CBD stands for cannabidiol, and is one of many compounds found in all strains of the cannabis plant.
The active compounds in cannabis are collectively known as cannabinoids, alongside other groups called terpenes and flavonoids.
In Europe the hemp plant (cannabis sativa) has been grown and used by humans for thousands of years. It is naturally rich in the CBD cannabinoid and is low in the psychoactive compound THC (tetrahydrocannabinol).
CBD unlike THC is not psychoactive. This means that CBD does not change a person's state of mind when they use it. However, CBD does appear to produce significant changes in the body, and research suggests that it has medicinal benefits.
Historically hemp has had many and varied uses, including rope, clothing and paper manufacture. During the late 19th Century across Europe, hemp was used medicinally to treat muscle spasms, stomach cramps and general pain. Later it was found to help with melancholia, migraines, sleeping, and as an analgesic and anticonvulsant.
Further studies around the world in the 20th Century found many other benefits of using hemp or cannabis. But with the introduction of newer drugs and the invention of intravenous delivery, hemp fell out of favour.
The western system of medicinal patents also greatly hindered further research into cannabis, but in the 1990s scientists discovered that humans have receptors in the brain and other organs, which bind with the cannabinoids.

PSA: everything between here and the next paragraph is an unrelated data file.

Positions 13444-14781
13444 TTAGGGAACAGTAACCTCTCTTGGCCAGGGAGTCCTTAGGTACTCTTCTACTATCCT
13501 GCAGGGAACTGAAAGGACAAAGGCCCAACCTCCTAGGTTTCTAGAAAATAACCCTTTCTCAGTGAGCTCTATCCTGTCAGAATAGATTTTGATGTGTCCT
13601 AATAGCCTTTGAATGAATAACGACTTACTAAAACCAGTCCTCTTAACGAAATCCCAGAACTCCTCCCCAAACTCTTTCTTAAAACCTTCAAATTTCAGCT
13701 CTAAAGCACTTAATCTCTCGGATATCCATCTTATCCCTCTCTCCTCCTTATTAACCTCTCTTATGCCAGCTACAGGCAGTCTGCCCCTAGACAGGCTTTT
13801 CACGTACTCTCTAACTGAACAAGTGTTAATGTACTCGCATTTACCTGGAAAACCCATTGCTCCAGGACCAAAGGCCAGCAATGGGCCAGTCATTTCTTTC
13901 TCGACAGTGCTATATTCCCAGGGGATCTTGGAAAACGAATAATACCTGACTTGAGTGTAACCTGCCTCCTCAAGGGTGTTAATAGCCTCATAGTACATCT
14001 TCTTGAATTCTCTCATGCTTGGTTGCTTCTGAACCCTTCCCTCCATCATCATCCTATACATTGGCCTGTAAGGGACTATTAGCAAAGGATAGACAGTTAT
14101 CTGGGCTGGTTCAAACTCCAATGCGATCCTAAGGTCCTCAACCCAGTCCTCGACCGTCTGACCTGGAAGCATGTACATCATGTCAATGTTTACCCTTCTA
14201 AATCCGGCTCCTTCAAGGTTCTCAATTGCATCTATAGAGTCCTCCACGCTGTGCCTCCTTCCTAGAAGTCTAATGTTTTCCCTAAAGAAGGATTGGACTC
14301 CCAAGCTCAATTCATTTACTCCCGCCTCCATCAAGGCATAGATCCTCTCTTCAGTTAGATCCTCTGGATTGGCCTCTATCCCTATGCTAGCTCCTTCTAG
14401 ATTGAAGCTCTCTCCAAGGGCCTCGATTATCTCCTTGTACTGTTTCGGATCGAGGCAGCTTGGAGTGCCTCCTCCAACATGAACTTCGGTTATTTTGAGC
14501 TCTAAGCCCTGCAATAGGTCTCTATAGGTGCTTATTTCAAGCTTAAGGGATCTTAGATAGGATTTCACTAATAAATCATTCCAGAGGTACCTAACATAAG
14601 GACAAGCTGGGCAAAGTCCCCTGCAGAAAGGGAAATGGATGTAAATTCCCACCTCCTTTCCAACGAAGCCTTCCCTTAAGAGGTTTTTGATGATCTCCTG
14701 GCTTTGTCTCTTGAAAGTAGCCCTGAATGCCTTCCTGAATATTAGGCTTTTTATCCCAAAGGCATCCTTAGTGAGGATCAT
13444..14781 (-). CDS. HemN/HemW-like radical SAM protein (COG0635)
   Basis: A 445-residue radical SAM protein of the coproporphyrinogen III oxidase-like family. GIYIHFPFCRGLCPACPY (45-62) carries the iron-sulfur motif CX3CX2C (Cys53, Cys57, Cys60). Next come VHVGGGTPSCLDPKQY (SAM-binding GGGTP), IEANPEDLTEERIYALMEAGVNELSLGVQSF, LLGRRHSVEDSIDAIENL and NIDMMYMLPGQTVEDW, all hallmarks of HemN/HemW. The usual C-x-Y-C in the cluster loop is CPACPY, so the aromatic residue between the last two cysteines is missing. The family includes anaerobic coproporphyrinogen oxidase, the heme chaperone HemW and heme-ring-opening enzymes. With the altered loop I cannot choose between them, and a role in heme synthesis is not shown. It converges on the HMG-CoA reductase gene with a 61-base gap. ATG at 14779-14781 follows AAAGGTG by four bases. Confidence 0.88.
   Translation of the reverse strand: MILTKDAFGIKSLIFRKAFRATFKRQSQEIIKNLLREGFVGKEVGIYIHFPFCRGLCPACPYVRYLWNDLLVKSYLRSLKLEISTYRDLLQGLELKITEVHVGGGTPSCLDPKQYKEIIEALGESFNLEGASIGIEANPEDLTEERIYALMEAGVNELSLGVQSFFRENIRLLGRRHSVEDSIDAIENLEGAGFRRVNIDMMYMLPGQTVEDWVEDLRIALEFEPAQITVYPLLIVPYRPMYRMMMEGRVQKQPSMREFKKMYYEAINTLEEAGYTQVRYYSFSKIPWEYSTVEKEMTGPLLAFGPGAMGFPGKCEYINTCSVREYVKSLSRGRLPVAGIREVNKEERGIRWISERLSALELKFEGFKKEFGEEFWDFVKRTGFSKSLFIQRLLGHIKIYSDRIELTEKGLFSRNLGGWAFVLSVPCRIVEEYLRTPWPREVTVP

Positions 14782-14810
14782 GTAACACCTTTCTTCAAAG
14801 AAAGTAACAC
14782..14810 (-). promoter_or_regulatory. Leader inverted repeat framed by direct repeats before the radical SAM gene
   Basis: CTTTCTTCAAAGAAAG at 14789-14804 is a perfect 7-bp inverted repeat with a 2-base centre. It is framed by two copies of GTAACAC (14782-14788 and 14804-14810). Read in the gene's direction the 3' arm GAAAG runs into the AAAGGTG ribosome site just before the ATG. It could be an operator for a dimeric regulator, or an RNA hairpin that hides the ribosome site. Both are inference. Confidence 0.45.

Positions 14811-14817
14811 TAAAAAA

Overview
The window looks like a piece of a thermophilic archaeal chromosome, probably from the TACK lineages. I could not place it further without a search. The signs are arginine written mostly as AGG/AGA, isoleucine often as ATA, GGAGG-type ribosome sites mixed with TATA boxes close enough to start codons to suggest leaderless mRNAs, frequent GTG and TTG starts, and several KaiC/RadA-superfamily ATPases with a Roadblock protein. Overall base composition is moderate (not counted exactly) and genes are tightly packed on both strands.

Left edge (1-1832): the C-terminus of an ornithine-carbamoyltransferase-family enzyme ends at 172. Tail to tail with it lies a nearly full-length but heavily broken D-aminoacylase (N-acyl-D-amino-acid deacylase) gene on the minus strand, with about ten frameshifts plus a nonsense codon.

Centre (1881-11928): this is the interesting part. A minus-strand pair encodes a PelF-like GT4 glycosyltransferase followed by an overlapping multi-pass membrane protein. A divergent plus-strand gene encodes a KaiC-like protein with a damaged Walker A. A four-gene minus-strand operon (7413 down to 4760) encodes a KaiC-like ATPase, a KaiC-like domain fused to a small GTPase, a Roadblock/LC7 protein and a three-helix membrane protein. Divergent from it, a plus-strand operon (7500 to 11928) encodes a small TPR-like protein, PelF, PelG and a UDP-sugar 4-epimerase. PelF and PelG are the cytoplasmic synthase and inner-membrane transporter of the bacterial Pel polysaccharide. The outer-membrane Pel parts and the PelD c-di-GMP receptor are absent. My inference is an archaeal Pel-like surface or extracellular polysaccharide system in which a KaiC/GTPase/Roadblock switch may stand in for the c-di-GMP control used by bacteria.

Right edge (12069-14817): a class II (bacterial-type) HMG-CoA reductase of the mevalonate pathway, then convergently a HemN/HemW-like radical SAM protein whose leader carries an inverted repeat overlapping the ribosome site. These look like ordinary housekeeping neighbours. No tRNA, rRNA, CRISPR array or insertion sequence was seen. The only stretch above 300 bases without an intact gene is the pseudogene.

They named the newly discovered receptors CB1 and CB2, and called it the Endocannabinoid system. This system has an assortment of roles, regulating various functions in the body.
With much anecdotal and emerging scientific evidence of the benefits of CBD many countries are re-evaluating their position regarding cannabis.
Many States within the US have already changed their laws to allow the use of medicinal cannabis. Canada in 2018 reversed their law, and in the same year the United Kingdom is looking at allowing medicinal use for certain conditions including epilepsy.
The UK's governing body, the Medicines and Healthcare products Regulatory Authority (MHRA) stated in 2016 that products containing CBD are a medicine, and will work alongside businesses and trade associations to ensure they comply with the Human Medicines Regulations 2012.